It has been suggested that residential exposure to contact currents may be more directly associated with the potential for an increased risk of leukemia in childhood than magnetic fields. Contact current exposure occurs when a child contacts a bathtub's water fixtures, which are usually contiguous with a residence's electrical ground, and when the drainpipe is conductive. The Northern California Childhood Leukemia Study (NCCLS) is the only epidemiological study known to address whether contact current may confound the reported association between residential magnetic fields and childhood leukemia. The study contributed contact voltage and magnetic-field data for over 500 residences of leukemia cases and control children. We combined these data with the results of previous measurement studies of contact voltage in other communities to conduct an analysis of the relationship of magnetic fields with contact voltage for a total sample of 702 residences. The Spearman correlation of magnetic field with contact voltage was 0.29 (Spearman, P < 0.0001). Magnetic-field and contact voltage data were both divided into tertiles, with an upper magnetic-field cutpoint of 0.3 μT suggested by values used in epidemiological results and an upper contact voltage cutpoint of 60 mV based on dosimetric considerations. Expressed as an exposure odds ratios (EOR), we report an association of contact voltage with magnetic fields of 15.1 (95% CI 3.661) as well as a statistically significant positive trend across magnetic-field strata (EOR of 4.2 per stratum with 95% CI 2.47.4). The associations appear to be large enough to support the possibility that contact current could be responsible for the association of childhood leukemia with magnetic fields. © 2011 by Radiation Research Society. Source


Hoburg J.F.,Carnegie Mellon University | Bain J.A.,Carnegie Mellon University | Silva J.M.,Enertech Consultants
IEEE Electromagnetic Compatibility Magazine | Year: 2013

The potential for loss of magnetically stored information in the presence of power frequency magnetic fields is described in terms of fundamental physical mechanisms. Three important mechanisms are identified: (1) short term erasure when external fields are high enough to be a significant fraction of the demagnetizing field, (2) long term thermal degradation when external fields exceed a magnetic field associated with the acceleration of the natural thermal degradation process to an unacceptable level, and (3) concentration of magnetic flux by recording equipment, leading to erasure, augmented thermal degradation or corruption of the recording process. Quantitative expressions are developed for evaluation of the first two mechanisms in terms of fundamental magnetic properties of the recording medium, and a 3-D finite element simulation is used to quantitatively assess the third mechanism for a modern recording head. The first two mechanisms typically require field levels much larger than ordinary power frequency fields, but the third mechanism can lead to local fields large enough to bring the prior mechanisms into play. Results are put in the context of prior published standards and descriptions. © 2013 IEEE Electromagnetic Compatibility Magazine. Source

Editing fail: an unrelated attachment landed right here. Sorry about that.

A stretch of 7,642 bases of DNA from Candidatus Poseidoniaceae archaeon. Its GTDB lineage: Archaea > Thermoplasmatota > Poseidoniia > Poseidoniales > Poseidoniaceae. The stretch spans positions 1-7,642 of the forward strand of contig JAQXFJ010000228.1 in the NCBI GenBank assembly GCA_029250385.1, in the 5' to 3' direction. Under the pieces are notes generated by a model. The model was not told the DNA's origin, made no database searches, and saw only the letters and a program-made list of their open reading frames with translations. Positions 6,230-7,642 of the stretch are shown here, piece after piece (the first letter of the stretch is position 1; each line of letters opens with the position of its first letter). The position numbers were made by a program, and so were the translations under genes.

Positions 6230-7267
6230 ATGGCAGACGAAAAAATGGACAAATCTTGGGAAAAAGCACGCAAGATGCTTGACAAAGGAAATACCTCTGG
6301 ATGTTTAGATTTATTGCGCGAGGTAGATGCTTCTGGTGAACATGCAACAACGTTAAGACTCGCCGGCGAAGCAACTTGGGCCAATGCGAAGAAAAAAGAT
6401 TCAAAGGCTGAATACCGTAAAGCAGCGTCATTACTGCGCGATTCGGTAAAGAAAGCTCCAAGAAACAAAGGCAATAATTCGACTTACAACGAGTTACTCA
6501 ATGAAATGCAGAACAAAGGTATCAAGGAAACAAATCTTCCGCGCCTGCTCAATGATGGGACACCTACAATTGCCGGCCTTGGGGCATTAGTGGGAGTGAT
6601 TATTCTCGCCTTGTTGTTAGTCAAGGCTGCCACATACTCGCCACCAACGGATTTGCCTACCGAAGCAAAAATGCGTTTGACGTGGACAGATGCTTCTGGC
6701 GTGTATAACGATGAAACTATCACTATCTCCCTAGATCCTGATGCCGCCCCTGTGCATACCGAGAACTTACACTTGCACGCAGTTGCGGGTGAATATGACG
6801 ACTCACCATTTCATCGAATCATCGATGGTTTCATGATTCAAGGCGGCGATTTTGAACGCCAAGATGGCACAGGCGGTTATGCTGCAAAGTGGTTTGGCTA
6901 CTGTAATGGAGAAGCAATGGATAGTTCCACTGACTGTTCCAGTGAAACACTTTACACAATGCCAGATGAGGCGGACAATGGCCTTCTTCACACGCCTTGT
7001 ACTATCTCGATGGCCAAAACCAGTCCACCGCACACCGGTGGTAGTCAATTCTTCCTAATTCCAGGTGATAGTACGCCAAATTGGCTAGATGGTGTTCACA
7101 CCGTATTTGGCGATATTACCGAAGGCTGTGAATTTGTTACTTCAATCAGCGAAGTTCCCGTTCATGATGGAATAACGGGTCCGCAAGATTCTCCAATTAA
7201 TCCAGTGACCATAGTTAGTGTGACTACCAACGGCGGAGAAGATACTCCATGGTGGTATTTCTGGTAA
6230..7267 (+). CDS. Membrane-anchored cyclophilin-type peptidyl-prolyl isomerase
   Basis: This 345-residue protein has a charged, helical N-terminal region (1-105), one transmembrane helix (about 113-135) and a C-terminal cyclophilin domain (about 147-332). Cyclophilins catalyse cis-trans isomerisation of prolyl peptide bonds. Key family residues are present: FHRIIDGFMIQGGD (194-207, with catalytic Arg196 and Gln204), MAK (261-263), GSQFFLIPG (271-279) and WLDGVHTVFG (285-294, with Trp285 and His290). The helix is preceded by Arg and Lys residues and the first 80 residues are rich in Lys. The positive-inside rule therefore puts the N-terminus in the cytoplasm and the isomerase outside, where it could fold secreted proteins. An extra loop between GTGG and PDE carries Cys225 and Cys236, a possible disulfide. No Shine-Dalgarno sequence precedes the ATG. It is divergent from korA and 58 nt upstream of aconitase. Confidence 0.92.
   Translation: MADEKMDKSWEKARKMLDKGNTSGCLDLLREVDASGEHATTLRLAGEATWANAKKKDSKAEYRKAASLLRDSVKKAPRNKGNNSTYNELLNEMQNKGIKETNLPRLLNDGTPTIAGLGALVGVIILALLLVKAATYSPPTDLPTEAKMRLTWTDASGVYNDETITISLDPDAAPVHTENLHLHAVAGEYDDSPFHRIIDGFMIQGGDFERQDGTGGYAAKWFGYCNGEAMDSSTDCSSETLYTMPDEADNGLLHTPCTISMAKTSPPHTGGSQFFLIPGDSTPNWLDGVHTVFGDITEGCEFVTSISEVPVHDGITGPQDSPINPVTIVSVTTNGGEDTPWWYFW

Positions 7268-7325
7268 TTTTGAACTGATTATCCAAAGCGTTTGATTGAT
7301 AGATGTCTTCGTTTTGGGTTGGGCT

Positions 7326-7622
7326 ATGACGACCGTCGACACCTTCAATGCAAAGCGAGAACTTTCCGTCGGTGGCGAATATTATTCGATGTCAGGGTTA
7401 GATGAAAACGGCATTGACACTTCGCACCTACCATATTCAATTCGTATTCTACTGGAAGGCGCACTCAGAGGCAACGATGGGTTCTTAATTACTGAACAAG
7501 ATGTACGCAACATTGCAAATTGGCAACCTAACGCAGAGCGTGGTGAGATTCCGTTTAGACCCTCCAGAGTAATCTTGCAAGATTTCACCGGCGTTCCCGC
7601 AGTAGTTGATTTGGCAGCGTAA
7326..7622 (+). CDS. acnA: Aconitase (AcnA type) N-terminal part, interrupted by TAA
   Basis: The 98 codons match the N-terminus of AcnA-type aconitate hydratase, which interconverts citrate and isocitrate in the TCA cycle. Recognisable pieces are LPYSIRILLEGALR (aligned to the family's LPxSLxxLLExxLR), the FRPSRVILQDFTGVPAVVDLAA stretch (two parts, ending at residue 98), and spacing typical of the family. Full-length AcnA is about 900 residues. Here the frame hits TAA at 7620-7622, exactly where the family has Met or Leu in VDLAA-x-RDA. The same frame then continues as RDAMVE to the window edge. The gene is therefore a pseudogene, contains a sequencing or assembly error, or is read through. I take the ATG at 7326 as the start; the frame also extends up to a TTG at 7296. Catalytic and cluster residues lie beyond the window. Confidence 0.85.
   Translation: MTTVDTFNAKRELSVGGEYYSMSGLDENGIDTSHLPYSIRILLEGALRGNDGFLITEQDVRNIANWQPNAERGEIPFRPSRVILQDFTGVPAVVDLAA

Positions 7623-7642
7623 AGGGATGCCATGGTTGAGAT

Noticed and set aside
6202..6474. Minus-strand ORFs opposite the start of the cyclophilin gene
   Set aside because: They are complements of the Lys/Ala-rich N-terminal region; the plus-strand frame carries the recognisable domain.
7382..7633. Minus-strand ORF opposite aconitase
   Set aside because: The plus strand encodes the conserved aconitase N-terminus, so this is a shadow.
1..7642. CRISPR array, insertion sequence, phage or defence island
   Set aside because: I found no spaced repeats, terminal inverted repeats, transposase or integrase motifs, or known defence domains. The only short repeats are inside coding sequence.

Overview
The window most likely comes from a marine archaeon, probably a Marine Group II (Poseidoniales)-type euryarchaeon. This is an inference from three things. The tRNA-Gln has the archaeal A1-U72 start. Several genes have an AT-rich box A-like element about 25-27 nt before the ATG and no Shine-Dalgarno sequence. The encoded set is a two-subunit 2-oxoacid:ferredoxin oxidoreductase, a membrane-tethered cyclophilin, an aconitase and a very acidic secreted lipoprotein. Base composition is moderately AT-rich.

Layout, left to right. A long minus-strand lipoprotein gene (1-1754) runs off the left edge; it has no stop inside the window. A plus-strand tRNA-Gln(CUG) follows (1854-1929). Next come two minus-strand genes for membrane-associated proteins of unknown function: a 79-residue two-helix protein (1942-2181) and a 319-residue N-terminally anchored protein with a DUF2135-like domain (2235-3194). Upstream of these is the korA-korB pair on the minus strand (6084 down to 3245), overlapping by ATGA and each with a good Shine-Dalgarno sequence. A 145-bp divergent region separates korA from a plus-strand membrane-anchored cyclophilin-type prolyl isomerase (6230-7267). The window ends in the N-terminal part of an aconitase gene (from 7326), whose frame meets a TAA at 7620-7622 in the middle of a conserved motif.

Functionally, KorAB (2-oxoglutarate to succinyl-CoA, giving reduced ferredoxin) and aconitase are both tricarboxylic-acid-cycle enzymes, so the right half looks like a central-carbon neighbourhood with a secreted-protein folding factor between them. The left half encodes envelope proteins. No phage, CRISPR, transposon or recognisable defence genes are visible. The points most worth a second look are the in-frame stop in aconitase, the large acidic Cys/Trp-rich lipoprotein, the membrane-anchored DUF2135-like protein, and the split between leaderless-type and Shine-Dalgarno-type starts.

Tell R.A.,Richard Tell Assoc. Inc. | Hooper H.C.,Enertech Consultants | Sias G.G.,Southern California Edison | Mezei G.,Exponent, Inc. | And 2 more authors.
Journal of Occupational and Environmental Hygiene | Year: 2015

The southwest region of the United States is expected to experience an expansion of commercial solar photovoltaic generation facilities over the next 25 years. A solar facility converts direct current generated by the solar panels to three-phase 60-Hz power that is fed to the grid. This conversion involves sequential processing of the direct current through an inverter that produces low-voltage three-phase power, which is stepped up to distribution voltage (∼12 kV) through a transformer. This study characterized magnetic and electric fields between the frequencies of 0 Hz and 3 GHz at two facilities operated by the Southern California Edison Company in Porterville, CA and San Bernardino, CA. Static magnetic fields were very small compared to exposure limits established by IEEE and ICNIRP. The highest 60-Hz magnetic fields were measured adjacent to transformers and inverters, and radiofrequency fields from 5-100 kHz were associated with the inverters. The fields measured complied in every case with IEEE controlled and ICNIRP occupational exposure limits. In all cases, electric fields were negligible compared to IEEE and ICNIRP limits across the spectrum measured and when compared to the FCC limits (≥0.3 MHz). © 2015 JOEH, LLC. Source